The design for this home in north Greenwich, Connecticut converts the estate’s original 19th century farmhouse, entirely transforming this piece of architectural history into a more contemporary residence. Tucked into the area’s rolling terrain, this 25-acre estate sits adjacent to Riversville Road, surrounded by the lush rolling hills of golf clubs, the National Audubon Society’s Fairchild Wildflower Sanctuary and many nature preserves.
The steep sloping of the land – up to 25% grade – severely limits the available green, lawn space, however the owners of the property and Oehme, van Sweden used these limitations to their advantage – designing the estate’s grounds to contain as little lawn as possible, and fill the acreage instead with numerous terraces, walkways and native plantings. Plantings around the estate include an English cottage garden with a lily pool and other aquatic vegetation, as well as a hillside terrace of wild meadow plants. The selection of plants was based on the farmland’s ecology as well as the plants’ ability to support bioretention, allowing them to support and conserve their historical grounds.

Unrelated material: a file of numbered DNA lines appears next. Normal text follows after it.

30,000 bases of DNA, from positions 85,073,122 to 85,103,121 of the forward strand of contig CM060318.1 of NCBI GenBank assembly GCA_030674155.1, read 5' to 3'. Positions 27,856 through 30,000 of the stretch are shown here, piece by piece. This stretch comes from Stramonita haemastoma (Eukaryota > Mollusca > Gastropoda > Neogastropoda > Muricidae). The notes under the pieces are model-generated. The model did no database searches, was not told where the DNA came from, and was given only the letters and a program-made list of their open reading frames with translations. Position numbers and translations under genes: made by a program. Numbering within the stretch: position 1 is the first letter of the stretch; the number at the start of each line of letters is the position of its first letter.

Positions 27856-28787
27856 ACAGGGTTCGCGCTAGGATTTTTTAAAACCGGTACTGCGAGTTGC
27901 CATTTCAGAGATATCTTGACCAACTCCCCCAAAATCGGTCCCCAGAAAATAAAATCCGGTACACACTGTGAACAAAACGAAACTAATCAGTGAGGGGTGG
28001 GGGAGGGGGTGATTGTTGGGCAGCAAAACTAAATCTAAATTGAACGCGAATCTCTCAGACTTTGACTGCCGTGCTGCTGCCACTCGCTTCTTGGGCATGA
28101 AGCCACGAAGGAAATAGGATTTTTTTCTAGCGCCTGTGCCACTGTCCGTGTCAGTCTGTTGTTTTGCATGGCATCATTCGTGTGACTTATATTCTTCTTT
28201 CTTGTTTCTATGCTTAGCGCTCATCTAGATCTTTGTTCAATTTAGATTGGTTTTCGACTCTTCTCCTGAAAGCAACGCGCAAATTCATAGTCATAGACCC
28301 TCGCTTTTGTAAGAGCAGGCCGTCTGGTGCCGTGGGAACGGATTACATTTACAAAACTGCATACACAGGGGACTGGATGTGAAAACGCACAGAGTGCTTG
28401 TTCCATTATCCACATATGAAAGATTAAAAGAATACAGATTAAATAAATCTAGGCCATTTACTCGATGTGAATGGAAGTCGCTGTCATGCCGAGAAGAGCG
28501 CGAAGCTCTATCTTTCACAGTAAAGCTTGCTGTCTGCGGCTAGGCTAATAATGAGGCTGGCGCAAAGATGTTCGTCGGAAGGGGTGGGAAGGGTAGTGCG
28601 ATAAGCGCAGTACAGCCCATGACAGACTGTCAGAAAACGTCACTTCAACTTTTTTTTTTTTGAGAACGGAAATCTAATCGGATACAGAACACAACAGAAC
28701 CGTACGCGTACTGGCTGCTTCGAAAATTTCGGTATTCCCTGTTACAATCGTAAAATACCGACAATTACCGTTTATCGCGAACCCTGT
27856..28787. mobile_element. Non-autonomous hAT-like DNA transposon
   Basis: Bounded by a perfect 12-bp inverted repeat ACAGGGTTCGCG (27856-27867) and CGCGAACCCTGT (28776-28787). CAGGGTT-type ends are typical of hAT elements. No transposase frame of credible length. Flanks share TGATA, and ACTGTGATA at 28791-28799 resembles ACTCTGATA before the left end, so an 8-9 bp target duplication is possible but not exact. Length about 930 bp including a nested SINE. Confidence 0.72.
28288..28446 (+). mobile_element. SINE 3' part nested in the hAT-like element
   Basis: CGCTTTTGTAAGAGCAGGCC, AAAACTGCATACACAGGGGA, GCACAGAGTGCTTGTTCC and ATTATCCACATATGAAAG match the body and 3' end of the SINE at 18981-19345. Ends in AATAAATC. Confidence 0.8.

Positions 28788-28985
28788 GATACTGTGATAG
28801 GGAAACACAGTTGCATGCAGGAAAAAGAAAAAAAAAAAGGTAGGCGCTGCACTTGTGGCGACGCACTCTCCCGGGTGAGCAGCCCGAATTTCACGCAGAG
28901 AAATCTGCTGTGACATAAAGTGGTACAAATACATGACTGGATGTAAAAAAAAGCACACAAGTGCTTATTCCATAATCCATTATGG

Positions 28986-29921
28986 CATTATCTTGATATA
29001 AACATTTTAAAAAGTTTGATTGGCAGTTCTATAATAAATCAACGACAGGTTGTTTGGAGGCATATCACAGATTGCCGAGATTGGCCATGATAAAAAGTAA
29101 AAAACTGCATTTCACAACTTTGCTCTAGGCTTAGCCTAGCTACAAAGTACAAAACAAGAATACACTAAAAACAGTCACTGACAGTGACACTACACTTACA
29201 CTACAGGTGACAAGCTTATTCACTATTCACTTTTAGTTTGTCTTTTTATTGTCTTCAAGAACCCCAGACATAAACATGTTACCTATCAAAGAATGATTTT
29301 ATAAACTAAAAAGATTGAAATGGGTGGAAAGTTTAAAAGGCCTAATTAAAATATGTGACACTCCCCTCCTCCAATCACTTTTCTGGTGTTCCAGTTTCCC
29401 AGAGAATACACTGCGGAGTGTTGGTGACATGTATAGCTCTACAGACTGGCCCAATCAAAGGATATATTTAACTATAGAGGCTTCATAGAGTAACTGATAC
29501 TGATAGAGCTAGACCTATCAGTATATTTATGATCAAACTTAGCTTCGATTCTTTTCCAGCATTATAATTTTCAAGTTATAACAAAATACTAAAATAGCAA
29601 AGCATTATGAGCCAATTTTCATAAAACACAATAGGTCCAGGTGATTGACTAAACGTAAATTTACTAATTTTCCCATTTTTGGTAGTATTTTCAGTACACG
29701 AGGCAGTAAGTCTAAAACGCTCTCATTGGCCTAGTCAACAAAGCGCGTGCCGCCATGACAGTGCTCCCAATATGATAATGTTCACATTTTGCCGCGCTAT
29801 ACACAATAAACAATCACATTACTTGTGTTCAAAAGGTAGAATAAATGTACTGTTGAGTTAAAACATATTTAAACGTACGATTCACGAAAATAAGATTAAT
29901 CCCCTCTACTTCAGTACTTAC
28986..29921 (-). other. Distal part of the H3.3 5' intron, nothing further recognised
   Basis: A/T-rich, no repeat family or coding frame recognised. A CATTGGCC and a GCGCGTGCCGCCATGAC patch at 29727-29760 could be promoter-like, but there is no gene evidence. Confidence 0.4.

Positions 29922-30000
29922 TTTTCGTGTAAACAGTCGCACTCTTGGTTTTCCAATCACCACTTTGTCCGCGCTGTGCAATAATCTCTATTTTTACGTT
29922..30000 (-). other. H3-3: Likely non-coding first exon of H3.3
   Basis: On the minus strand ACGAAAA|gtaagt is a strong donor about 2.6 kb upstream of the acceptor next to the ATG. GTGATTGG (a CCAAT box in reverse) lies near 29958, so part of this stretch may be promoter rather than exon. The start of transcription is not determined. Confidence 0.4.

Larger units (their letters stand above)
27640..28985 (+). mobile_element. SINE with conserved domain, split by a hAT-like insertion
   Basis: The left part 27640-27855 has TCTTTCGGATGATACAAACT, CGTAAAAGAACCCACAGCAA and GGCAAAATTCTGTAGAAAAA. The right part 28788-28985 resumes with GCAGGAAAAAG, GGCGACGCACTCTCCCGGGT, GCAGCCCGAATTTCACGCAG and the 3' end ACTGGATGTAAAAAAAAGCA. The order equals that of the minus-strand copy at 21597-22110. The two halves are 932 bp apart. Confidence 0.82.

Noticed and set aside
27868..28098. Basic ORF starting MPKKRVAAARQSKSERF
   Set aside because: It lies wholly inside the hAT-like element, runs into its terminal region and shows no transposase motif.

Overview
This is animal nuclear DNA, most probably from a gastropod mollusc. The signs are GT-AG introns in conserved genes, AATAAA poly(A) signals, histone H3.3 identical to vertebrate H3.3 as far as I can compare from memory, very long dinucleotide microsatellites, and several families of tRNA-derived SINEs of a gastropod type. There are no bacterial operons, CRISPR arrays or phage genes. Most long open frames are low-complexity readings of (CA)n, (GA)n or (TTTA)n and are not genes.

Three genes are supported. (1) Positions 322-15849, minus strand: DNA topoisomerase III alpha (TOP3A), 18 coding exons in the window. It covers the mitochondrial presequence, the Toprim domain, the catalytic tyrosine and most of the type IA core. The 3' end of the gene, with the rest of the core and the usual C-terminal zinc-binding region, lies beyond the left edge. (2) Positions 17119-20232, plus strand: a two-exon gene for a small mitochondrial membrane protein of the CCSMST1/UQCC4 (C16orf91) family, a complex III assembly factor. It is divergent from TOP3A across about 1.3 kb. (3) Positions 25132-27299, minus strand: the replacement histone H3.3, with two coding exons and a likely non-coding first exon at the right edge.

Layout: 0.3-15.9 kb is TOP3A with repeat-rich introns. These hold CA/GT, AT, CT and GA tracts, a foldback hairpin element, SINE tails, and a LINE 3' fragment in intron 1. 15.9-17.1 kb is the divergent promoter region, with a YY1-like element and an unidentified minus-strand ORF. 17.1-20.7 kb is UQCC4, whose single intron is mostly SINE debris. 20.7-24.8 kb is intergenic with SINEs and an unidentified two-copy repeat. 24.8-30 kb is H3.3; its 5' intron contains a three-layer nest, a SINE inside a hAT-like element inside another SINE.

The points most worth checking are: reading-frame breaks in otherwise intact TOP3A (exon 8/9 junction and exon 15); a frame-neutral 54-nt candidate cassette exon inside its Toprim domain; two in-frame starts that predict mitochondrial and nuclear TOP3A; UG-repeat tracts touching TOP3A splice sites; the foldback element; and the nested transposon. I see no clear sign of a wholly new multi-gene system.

Contemporary highlights of the property include a renovated in-ground pool, a small putting green and, per the requests of the homeowners, a woodshop. Despite the lack of a traditional lawn, the estate fits seamlessly into its surroundings and is enhanced by an entry garden centered on a millstone water fountain that welcomes visitors to the lush estate setting.
The interior – while still maintaining its historic essence – has been transformed by Ellie Cullman of Cullman & Kravis, Inc. into a modern residence.